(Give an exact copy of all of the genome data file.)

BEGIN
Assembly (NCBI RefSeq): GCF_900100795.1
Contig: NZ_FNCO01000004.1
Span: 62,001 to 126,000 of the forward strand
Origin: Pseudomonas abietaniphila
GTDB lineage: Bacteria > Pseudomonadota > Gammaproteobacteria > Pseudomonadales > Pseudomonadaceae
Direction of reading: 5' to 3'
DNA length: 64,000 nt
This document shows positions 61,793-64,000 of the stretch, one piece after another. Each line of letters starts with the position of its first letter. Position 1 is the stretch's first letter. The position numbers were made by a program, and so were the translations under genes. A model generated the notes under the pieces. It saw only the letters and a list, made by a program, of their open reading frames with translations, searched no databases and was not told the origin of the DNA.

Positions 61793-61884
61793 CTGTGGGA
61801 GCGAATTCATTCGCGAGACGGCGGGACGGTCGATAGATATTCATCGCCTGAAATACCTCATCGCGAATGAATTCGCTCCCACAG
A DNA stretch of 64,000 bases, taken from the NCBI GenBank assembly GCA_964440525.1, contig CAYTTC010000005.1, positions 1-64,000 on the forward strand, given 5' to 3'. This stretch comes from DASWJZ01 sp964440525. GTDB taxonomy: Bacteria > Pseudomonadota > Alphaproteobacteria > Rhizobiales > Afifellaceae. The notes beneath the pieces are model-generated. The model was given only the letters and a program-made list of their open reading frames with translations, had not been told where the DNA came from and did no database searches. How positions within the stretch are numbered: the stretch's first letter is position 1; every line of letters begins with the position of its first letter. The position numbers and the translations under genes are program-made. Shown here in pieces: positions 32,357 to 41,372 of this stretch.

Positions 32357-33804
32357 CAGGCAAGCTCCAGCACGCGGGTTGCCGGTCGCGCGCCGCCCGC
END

Assembly (NCBI RefSeq): GCF_900100795.1
Contig: NZ_FNCO01000004.1
Span: 62,001 to 126,000 of the forward strand
Origin: Pseudomonas abietaniphila
GTDB lineage: Bacteria > Pseudomonadota > Gammaproteobacteria > Pseudomonadales > Pseudomonadaceae
Direction of reading: 5' to 3'
DNA length: 64,000 nt
This document shows positions 61,793-64,000 of the stretch, one piece after another. Each line of letters starts with the position of its first letter. Position 1 is the stretch's first letter. The position numbers were made by a program, and so were the translations under genes. A model generated the notes under the pieces. It saw only the letters and a list, made by a program, of their open reading frames with translations, searched no databases and was not told the origin of the DNA.

Positions 61793-61884
61793 CTGTGGGA
61801 GCGAATTCATTCGCGAGACGGCGGGACGGTCGATAGATATTCATCGCCTGAAATACCTCATCGCGAATGAATTCGCTCCCACAG
A DNA stretch of 64,000 bases, taken from the NCBI GenBank assembly GCA_964440525.1, contig CAYTTC010000005.1, positions 1-64,000 on the forward strand, given 5' to 3'. This stretch comes from DASWJZ01 sp964440525. GTDB taxonomy: Bacteria > Pseudomonadota > Alphaproteobacteria > Rhizobiales > Afifellaceae. The notes beneath the pieces are model-generated. The model was given only the letters and a program-made list of their open reading frames with translations, had not been told where the DNA came from and did no database searches. How positions within the stretch are numbered: the stretch's first letter is position 1; every line of letters begins with the position of its first letter. The position numbers and the translations under genes are program-made. Shown here in pieces: positions 32,357 to 41,372 of this stretch.

Positions 32357-33804
32357 CAGGCAAGCTCCAGCACGCGGGTTGCCGGTCGCGCGCCGCCCGC